In May 1459 Alberti followed Pope Pius II to Mantua. Probably at this time Lodovico Gonzaga of Mantua commissioned Alberti to build the church of S. Sebastiano, since its model was prepared by February 1460 and the foundation begun the following month. Alberti designed a centralized church plan with monumental entrance stairs leading up to a temple front facade; he altered the design of the facade in 1470, but it was never completed.

Late in 1464 Pope Paul II dismissed the papal abbreviators, including Alberti, which gave Alberti more time for his architectural commissions. For the church of S. Andrea in Mantua, he designed in 1470 a great Latin cross plan with transept and domed crossing; he described it as an "Etruscan temple." Construction began in 1472, the year of his death, and was continued until 1493 by Luca Fancelli, who supervised Alberti's Mantuan commissions. Only the nave flanked by chapels was executed in the 15th century; S. Andrea was finally completed in the 18th century.

Lodovico Gonzaga was the patron of the Church of S. Annunziata in Florence, and in 1470 he commissioned Alberti to revise Michelozzo's earlier plan for the rotunda of the church. At the same time Alberti wrote a treatise on morality, De iciarchia, lamenting the corruption of the times. In September 1471, he served as a guide to the antiquities of Rome, when Lorenzo de' Medici and the Florentine representatives came to pay homage to the newly elected pope, Sixtus IV. In 1472, probably early in April, Alberti died at Rome.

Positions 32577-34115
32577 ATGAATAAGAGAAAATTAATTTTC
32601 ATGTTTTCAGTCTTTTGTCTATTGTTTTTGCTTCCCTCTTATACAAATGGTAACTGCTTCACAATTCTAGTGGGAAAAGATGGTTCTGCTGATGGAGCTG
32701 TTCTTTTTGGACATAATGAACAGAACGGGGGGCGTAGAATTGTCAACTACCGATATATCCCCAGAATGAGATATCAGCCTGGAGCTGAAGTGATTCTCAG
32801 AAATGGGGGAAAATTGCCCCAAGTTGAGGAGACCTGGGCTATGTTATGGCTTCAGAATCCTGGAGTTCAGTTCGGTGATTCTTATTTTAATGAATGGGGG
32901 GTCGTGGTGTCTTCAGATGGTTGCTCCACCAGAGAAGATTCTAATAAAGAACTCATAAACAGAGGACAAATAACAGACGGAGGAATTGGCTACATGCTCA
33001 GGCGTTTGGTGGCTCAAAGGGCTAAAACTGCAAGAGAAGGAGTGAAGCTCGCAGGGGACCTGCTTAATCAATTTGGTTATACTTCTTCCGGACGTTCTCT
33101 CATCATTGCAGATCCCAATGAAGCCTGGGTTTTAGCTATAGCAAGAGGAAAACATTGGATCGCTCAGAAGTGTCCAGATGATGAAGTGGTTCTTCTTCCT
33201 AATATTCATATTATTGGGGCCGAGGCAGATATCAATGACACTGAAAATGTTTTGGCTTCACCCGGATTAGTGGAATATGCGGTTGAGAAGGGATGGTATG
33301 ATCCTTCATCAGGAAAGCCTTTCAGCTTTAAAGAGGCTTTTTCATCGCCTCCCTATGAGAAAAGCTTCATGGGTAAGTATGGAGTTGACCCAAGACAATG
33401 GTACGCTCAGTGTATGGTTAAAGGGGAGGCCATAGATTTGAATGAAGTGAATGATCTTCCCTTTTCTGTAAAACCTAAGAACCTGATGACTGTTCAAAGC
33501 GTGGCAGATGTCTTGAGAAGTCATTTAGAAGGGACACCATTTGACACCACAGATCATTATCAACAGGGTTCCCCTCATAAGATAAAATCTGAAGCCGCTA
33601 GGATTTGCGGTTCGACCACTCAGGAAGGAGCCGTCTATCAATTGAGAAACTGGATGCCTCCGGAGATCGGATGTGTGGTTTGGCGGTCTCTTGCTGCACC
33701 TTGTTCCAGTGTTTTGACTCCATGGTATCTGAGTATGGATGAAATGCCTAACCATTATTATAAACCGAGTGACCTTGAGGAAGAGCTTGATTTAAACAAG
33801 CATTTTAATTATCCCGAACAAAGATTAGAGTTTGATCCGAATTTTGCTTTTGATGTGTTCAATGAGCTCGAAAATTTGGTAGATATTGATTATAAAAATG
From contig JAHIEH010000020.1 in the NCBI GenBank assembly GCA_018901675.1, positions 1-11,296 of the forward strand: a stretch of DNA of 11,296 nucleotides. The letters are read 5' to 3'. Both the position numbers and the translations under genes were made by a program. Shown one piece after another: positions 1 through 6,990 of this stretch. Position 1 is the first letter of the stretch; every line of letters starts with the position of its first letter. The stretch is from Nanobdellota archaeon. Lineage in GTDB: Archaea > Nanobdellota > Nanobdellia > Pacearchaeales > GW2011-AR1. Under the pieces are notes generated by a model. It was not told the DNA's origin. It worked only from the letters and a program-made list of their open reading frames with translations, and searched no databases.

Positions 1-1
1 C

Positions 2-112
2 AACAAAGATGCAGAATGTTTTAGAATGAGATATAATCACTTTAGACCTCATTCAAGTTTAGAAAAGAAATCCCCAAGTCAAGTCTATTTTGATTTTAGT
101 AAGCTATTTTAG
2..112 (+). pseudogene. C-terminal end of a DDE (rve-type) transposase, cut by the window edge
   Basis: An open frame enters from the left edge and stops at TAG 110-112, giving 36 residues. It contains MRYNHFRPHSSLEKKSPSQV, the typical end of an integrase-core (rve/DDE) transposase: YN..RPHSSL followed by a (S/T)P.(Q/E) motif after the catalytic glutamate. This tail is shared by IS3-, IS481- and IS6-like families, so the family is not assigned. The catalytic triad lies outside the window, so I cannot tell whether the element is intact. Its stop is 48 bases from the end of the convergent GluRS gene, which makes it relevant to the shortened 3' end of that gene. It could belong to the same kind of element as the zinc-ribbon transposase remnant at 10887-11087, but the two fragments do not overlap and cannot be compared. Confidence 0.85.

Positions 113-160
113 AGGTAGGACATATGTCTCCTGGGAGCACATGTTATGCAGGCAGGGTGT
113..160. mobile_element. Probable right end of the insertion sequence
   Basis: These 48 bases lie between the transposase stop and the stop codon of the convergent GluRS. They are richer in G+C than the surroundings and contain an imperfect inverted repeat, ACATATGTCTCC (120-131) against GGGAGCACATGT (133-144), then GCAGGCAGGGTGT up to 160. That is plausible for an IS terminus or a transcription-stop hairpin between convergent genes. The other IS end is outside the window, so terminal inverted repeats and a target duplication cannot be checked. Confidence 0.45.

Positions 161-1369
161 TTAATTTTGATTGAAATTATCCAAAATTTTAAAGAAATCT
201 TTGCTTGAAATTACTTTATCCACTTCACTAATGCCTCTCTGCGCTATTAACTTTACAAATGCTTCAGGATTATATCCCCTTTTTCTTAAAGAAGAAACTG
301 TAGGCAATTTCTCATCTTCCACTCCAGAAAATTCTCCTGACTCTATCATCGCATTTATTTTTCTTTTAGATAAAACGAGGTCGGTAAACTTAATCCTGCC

Widespread Influence

Alberti's treatises on painting and architecture exerted a great influence on 16th-and 17th-century artistic thought. The teachings of the French 17th-century academies of painting and architecture represent a codification of artistic principles first formulated less rigidly by Alberti.

Of his architecture, the plan of S. Andrea, through its impact on Giacomo da Vignola's design for the Jesuit church, the Gesù, at Rome, was important for two centuries of church architecture. In the same way, the facade of S. Maria Novella, with its great scrolls, became the model for classicizing church facades, as seen also in the Gesù. In both his architecture and architectural theory Alberti paved the way for the High Renaissance architecture of Rome, exemplified in Donato Bramante's work of the early 16th century.

Further Reading on Leon Battista Alberti

Alberti's treatises include Ten Books on Architecture, edited by Joseph Rykwert and translated by James Leoni (1955); On Painting, translated with an introduction by John R. Spencer (1956; rev. ed. 1966); and The Family in Renaissance Florence, translated with an introduction by Renée N. Watkins (1969). The standard biography of Alberti is in Italian: Girolamo Mancini, Vita di Leon Battista Alberti (1882; 2d rev. ed. 1911). A study in English is Joan Gadol, Leon Battista Alberti (1969). The fundamental study of his architectural style and theory is in Rudolf Wittkower, Architectural Principles in the Age of Humanism (1949; 3d rev. ed. 1962).

Additional Biography Sources

Borsi, Franco., Leon Battista Alberti, Oxford: Phaidon, 1977.

    Post a comment